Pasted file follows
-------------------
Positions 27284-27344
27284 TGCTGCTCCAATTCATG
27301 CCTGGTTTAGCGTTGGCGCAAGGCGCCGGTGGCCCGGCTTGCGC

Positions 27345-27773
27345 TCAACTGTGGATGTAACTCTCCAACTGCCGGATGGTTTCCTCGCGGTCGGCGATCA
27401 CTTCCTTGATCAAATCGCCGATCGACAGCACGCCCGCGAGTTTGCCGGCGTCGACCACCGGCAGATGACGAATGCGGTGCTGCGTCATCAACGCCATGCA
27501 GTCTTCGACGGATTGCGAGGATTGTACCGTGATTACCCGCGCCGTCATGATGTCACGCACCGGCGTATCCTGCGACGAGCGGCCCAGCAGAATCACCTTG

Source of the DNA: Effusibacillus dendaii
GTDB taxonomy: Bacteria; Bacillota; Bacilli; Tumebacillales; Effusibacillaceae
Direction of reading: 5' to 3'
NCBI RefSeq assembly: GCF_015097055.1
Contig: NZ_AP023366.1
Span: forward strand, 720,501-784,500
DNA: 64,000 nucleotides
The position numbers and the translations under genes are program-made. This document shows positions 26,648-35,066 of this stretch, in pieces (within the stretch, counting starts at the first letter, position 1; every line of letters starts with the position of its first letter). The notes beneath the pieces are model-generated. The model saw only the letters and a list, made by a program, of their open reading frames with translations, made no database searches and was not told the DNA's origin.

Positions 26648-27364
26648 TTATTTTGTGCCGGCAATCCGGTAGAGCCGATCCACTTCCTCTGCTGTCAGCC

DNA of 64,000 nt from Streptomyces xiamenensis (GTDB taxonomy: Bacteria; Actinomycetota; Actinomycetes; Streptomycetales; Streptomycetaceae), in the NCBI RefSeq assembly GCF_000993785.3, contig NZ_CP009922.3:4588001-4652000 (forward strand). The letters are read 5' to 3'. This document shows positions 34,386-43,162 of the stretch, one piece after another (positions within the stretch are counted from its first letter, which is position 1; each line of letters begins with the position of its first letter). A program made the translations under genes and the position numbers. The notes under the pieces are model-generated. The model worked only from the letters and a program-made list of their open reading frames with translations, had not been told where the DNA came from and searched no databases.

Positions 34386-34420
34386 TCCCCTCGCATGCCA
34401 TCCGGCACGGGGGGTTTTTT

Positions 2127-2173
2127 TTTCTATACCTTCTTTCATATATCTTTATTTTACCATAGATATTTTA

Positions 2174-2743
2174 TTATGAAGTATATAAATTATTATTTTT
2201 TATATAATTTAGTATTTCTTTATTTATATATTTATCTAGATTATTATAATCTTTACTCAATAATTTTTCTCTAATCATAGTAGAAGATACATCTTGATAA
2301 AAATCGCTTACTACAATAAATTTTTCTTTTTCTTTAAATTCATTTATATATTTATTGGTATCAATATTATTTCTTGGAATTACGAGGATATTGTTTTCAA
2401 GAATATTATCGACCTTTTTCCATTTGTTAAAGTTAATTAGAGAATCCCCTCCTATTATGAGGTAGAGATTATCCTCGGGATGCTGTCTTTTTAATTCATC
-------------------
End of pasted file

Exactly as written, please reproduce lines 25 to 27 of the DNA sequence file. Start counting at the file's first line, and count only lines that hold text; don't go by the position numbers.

2174 TTATGAAGTATATAAATTATTATTTTT
2201 TATATAATTTAGTATTTCTTTATTTATATATTTATCTAGATTATTATAATCTTTACTCAATAATTTTTCTCTAATCATAGTAGAAGATACATCTTGATAA
2301 AAATCGCTTACTACAATAAATTTTTCTTTTTCTTTAAATTCATTTATATATTTATTGGTATCAATATTATTTCTTGGAATTACGAGGATATTGTTTTCAA